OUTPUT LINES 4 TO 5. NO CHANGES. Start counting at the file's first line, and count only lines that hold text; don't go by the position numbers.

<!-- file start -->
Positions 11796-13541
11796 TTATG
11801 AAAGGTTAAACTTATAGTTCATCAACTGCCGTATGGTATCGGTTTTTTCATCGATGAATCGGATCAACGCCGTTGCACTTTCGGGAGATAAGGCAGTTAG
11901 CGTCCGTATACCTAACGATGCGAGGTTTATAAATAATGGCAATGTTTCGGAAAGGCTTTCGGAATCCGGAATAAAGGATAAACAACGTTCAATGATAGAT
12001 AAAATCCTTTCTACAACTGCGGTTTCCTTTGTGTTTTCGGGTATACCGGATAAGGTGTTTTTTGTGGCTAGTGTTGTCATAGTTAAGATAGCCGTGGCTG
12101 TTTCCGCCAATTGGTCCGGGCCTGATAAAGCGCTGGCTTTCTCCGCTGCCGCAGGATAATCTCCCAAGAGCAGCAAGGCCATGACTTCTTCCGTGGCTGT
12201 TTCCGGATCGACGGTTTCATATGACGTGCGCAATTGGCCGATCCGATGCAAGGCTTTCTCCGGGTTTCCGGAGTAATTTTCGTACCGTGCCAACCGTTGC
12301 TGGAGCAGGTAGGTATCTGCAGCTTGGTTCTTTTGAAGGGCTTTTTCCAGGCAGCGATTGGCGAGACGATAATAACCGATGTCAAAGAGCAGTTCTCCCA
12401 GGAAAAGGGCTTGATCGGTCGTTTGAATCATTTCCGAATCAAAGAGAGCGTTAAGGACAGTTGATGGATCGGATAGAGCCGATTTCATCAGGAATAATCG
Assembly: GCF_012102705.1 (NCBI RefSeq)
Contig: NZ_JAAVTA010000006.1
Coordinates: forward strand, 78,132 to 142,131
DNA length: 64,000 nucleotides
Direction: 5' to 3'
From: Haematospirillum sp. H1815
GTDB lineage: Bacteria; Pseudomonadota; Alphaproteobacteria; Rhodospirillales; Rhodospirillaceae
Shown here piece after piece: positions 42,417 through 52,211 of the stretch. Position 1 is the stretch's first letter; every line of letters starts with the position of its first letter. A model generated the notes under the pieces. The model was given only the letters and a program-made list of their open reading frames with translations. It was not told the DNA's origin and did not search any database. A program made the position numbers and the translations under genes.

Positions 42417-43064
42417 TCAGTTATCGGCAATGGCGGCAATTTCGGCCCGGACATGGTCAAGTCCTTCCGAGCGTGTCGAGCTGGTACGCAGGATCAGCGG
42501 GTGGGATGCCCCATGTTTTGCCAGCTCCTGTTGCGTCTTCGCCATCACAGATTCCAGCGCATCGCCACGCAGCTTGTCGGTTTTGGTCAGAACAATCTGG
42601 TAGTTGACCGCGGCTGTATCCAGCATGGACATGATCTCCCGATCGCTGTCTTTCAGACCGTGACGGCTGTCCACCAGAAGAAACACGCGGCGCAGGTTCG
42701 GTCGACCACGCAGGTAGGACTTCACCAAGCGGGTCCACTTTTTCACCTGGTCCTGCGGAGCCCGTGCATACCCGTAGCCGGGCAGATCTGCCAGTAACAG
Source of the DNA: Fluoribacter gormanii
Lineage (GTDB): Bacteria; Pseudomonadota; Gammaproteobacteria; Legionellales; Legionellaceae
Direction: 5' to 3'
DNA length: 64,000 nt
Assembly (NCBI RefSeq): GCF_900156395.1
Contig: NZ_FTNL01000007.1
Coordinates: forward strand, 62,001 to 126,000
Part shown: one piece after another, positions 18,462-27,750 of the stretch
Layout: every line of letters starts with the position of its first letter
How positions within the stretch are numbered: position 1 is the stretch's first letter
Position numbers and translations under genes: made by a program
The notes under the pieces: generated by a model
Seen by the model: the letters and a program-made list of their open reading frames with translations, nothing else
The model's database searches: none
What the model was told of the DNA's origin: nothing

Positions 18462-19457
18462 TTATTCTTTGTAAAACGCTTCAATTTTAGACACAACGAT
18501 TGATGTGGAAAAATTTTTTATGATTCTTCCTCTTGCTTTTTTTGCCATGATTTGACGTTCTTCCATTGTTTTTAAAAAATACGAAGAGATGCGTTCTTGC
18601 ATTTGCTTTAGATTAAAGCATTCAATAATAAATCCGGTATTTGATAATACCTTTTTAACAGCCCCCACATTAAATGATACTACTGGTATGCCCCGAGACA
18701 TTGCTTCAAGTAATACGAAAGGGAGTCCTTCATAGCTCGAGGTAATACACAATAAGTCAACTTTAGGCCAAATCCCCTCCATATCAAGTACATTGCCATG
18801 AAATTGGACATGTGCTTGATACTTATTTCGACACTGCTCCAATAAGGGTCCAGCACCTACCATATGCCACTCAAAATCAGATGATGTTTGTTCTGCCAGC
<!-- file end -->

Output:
11901 CGTCCGTATACCTAACGATGCGAGGTTTATAAATAATGGCAATGTTTCGGAAAGGCTTTCGGAATCCGGAATAAAGGATAAACAACGTTCAATGATAGAT
12001 AAAATCCTTTCTACAACTGCGGTTTCCTTTGTGTTTTCGGGTATACCGGATAAGGTGTTTTTTGTGGCTAGTGTTGTCATAGTTAAGATAGCCGTGGCTG